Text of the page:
As the WWE Universe watched The Shield viciously attack Team Hell No following the opening match on Raw, lost in the shuffle was that the tag team champions had just beaten the Prime Time Players, seemingly for the 1,000th time.
Does anyone remember back to the time when the Prime Time Players were supposed to be the future of the tag team division? Because frankly, it wasn’t too long ago. In fact, very shortly before Team Hell No became the dominant force within the tag team ranks, Darren Young and Titus O’Neil were being touted at the next big things.
Leading up to the tournament to crown new tag team champions, it appeared that the Prime Time Players were all but guaranteed the gold belts being around their waists. But that push quickly ended and they have been stuck in limbo ever since, winning easy matches while constantly coming up short against the champs and other high-profile teams.
While O’Neil is referred to as “The Real Deal,” could his partnership with Young be exactly the thing that is limiting his shot at greatness?
Sure, “Mr. No Days Off,” as Young refers to himself, is a young and hungry competitor. But in the past few years that he has been associated with the company, he has failed to sincerely catch on with fans.
He was one of the first competitors eliminated on the first season of NXT and was continually the whipping boy on the first incarnation of the Nexus.
Weeks ago while they were on commentary during a match between other teams, the true divide in Young and O’Neil’s abilities became very apparent. While O'Neil was humorous, witty and quick, Young barely spoke, and when he did, it was to respond (badly) to Michael Cole’s constant badgering. Instead, he used his pick to comb his hair continually and ended up looking silly.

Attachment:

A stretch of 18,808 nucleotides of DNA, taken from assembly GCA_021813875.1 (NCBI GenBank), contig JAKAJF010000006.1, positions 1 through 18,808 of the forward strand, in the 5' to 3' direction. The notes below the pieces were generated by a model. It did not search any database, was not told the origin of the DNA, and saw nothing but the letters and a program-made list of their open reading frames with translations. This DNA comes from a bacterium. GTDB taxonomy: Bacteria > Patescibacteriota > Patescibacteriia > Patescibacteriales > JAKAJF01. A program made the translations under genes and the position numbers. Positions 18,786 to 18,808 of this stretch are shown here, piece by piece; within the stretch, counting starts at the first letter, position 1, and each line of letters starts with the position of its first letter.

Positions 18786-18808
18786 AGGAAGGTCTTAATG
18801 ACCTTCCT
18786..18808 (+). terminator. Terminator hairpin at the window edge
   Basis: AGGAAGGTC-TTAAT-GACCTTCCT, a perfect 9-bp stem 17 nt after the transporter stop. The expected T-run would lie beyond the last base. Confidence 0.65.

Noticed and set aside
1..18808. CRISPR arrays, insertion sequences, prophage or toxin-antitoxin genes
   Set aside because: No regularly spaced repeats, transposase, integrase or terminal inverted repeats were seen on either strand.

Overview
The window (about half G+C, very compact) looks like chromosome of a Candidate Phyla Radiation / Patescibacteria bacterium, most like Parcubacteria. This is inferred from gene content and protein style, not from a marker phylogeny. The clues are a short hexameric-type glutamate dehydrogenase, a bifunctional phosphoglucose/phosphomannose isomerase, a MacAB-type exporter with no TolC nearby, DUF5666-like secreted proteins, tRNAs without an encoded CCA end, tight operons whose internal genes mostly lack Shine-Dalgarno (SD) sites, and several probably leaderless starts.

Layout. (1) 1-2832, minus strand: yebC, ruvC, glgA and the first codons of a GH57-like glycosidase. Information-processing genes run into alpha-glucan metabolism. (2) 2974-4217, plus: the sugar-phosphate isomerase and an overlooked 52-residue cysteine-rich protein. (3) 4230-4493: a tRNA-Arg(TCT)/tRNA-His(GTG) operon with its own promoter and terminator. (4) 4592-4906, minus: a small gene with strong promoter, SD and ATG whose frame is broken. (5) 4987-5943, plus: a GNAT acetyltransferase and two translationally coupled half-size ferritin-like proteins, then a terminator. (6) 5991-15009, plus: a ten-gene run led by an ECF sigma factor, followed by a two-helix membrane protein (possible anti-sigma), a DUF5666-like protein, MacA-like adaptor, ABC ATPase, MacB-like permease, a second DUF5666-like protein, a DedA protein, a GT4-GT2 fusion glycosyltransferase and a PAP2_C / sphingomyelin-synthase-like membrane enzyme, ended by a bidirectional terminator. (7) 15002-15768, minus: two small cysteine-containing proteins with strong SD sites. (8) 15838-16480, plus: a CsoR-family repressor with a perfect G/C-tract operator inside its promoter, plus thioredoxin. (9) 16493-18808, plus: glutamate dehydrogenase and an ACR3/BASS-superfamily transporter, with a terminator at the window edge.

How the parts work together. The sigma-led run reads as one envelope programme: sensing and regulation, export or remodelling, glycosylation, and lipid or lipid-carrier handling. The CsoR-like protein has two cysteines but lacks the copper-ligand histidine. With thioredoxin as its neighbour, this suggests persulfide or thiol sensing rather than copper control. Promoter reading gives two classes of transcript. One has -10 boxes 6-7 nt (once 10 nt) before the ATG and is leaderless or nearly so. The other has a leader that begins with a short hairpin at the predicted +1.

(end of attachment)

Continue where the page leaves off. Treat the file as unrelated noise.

The comparisons between the two cannot simply rest on their personalities alone. Now I will grant the fact that O’Neil still looks somewhat green at times, but then again, so does Ryback, and he’s been in the main event picture for months now. O’Neil and Ryback are cut from the same cloth in that they are physically imposing powerhouses that are capable of leaving destruction in their wake.
A huge difference, however, is that O’Neil has a gift (or seems to) on the microphone, while Ryback sometimes appears lost, or as if he is trying to remember what he is supposed to be saying. O’Neil is smooth and witty, with the right amount of silliness mixed into his promises that the team will make “millions and millions of dollars.”
Young appears happy to simply ride O’Neil’s coattails and hope that glory will come his way.
However, is it only a matter of time before the fans, and more importantly, the WWE brass realize that O’Neil might be better off on his own?
Unfortunately for Young, all the hair combing in the world won’t help his case if that happens.
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